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The great divide: mainframe and open-systems storage

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be learned from the mainframe?
Storage managers who know both mainframe and open environments say that although the open-systems storage world has begun to make progress, it still lags far behind the mainframe environment when it comes to storage management tools. True, suppliers have begun to deliver storage resource management-oriented tools for the distributed environment. But that sort of capability has been available on the mainframe side for many years. Here's a short list of some other common mainframe storage management capabilities that managers say they'd love to see implemented in the open-systems world:
 
Automated, policy-based provisioning: Using IBM Corp.'s DFSMS, mainframe storage managers have long been able to create common storage pools from which specific resources could be automatically provisioned based on policies like the cost and performance of storage required by specific applications. In the open-systems world, storage is typically provisioned a server at a time.
Hierarchical storage management (HSM): Using IBM's DFHSM, mainframers have for years been able to automate the movement of data sets between different types of storage--a fast, expensive SAN, for example, vs. slower, more affordable tape. In the open-systems world, where different classes of storage often come from different vendors, automated HSM is rare. Vendors are only now promising information life cycle management (ILM), which incorporates many of the provisioning features common in the mainframe world.
Automated, policy-based backup: Mainframers can centrally create backup policies that can easily be applied to all data sets. This is just becoming available in the open-systems world.

Mainframe ahead of the game
There's little doubt, however, that open-systems storage management software has a lot to learn from the more mature and functional world of mainframe storage management. Take HSM, for example. Using tools such as IBM's Data Facility Hierarchical Storage Manager (DFHSM) on the mainframe, enterprises have been able to easily automate the process of migrating data between different performance classes of storage, depending on how often volumes of data are used and other parameters defined by the user. And IBM's

DFSMS systems-managed storage software supports the kind of policy-based storage management and provisioning toward which open-systems storage management software vendors are just beginning to move.

Mainframe storage managers usually achieve higher disk utilization rates than their open-systems counterparts, experts say.

"Right now in the open-systems SAN world, I don't have that kind of tool," says one storage manager who's getting better than 60% utilization on the mainframe and less than 50% on open systems. "There are some point products, but right now I don't have a strategic tool on the open-systems side for hierarchical storage management. Why shouldn't my mainframe tools at least have visibility into the open side so that we could start getting better disk utilization rates there?"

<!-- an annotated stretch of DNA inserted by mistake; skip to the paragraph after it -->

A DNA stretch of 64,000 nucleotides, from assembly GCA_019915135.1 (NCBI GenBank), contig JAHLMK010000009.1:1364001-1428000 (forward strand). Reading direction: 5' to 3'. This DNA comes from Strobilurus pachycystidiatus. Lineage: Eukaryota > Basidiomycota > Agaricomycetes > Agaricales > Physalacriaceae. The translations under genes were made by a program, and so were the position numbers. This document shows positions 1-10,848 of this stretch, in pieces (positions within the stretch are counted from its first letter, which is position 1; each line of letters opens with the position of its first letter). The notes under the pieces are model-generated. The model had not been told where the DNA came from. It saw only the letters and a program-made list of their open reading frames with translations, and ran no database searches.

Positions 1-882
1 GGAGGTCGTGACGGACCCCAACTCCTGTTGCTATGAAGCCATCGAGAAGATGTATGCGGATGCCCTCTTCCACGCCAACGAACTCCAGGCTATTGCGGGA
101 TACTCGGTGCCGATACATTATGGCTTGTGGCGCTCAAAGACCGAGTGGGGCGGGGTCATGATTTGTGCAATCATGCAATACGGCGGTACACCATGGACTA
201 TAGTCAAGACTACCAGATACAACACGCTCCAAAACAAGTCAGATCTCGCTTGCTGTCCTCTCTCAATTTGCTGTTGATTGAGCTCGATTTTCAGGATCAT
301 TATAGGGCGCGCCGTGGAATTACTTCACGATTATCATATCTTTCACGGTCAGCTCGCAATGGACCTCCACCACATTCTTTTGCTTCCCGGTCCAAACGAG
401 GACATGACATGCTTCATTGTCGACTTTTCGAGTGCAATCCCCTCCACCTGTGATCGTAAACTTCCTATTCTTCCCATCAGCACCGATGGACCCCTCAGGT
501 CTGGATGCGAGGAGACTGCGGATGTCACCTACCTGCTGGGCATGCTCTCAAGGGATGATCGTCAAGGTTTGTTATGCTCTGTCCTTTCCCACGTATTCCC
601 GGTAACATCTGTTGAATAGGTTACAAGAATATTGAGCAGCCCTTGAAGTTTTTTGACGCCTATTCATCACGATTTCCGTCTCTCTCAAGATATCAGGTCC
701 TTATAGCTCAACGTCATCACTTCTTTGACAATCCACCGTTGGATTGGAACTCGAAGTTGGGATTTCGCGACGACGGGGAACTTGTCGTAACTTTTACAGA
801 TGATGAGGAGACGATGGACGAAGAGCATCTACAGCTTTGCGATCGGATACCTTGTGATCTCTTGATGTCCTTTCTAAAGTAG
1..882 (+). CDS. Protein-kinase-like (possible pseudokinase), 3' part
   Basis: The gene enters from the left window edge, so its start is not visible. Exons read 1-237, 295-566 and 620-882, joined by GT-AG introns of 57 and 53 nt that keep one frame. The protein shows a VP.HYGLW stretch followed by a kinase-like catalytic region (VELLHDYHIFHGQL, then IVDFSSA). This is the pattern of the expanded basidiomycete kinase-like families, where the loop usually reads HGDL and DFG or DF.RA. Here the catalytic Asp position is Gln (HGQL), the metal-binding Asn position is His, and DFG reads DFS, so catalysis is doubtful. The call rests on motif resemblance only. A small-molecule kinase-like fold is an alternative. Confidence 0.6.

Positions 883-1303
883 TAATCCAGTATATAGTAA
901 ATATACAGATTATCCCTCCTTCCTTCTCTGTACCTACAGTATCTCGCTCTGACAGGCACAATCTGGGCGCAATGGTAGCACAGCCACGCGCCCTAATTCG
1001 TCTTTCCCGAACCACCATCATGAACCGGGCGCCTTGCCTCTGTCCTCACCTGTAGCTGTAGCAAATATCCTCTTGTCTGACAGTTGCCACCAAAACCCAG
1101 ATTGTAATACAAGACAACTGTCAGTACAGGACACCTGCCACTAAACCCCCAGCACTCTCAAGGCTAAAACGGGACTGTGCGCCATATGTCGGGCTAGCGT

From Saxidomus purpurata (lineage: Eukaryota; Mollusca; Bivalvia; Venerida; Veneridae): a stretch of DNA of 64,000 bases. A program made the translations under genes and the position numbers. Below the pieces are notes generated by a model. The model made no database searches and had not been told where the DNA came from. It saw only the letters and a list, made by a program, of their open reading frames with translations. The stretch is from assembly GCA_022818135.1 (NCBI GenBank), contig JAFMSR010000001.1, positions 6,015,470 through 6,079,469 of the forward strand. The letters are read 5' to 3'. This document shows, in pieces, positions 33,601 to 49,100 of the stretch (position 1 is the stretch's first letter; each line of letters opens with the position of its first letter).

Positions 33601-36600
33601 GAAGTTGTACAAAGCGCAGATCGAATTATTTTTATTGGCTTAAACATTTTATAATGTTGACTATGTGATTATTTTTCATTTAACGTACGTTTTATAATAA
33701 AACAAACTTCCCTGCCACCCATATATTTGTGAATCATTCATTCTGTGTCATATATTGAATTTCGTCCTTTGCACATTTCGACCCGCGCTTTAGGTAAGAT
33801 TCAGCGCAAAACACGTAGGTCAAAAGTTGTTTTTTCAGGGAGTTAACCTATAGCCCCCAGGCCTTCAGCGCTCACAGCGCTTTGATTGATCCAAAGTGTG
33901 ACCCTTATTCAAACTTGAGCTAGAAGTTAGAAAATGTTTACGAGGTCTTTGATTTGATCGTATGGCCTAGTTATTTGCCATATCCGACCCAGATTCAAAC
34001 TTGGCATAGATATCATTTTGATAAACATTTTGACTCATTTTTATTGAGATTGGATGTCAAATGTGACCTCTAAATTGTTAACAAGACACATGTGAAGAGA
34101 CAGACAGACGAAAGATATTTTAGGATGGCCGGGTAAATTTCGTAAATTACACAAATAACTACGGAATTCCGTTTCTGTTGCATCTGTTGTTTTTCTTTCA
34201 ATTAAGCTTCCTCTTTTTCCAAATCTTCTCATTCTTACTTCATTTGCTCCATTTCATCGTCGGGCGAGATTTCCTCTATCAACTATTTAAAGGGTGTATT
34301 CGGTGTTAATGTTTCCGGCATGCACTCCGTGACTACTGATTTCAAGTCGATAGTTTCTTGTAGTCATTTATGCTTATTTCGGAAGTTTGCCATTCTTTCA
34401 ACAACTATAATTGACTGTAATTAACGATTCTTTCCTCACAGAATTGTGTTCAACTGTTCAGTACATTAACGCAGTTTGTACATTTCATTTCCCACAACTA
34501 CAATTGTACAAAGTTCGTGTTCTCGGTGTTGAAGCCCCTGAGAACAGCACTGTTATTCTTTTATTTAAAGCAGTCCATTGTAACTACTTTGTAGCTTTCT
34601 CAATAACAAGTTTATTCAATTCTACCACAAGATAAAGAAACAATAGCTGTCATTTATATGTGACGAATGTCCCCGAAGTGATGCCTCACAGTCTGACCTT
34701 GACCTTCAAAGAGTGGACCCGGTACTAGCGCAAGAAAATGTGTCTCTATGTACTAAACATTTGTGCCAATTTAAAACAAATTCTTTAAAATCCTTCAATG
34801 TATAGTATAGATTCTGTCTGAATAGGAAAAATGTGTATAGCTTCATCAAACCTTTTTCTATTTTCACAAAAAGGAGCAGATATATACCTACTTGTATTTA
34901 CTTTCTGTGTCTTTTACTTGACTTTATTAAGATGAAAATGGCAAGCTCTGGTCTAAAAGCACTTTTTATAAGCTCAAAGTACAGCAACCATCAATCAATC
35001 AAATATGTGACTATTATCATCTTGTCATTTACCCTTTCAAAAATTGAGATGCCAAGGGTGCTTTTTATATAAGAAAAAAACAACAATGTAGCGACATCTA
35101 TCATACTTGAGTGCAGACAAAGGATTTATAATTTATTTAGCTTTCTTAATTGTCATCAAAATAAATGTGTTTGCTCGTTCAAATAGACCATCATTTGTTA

Actually, vendors are just beginning to make a few connections between the mainframe and open-systems management worlds. While software that would allow active management of both mainframe and open-systems arrays and fabric elements is rare, it's possible to find storage resource management tools that give some visibility into both open-systems and mainframe storage resources from a single console.

To take advantage of that, however, storage managers need to be willing to standardize on storage management software from a single vendor such as EMC Corp., HP or Hitachi Data Systems Inc. (HDS) in both mainframe and open environments or go with a relatively small storage management software provider.

Venture capital-backed TeraCloud Corp. in Bellevue, WA, is marketing a suite of storage resource management (SRM) tools that allow storage managers, from a single console across open-systems and mainframe environments, to report on disk utilization. Robert Bingham, chief marketing officer for TeraCloud, says that between 25% and 30% of TeraCloud's 200 customers are using the company's software to analyze storage utilization across mainframe and open environments.

Similarly, vendors such as EMC, HP, and HDS that offer arrays for mainframes as well as open-systems platforms, also provide a single console interface that lets administrators track conditions such as storage allocation and utilization on mainframe and open-platforms at the same time. EMC's Storage Scope product, for example, integrates with its ControlCenter storage management platform and allows for performance reporting and monitoring of EMC and non-EMC arrays attached to mainframes. And HP's OpenView Storage Area Manager software monitors mainframe storage performance while integrating with the company's CommandView management interface.

Vendors, however, acknowledge that such products don't come close to matching the depth of SRM monitoring and control functions available in native mainframe or open-systems tools.

"We can bring some SRM across the two environments, but the depth of monitoring information is not as strong as native environments," says Don Langeberg, director of marketing for storage software for HP. Langeberg says HP plans to beef up its OpenView Storage Area Management Software on the mainframe, eventually creating an interface that would allow storage software that uses the SMI-S standard.

This was first published in February 2004

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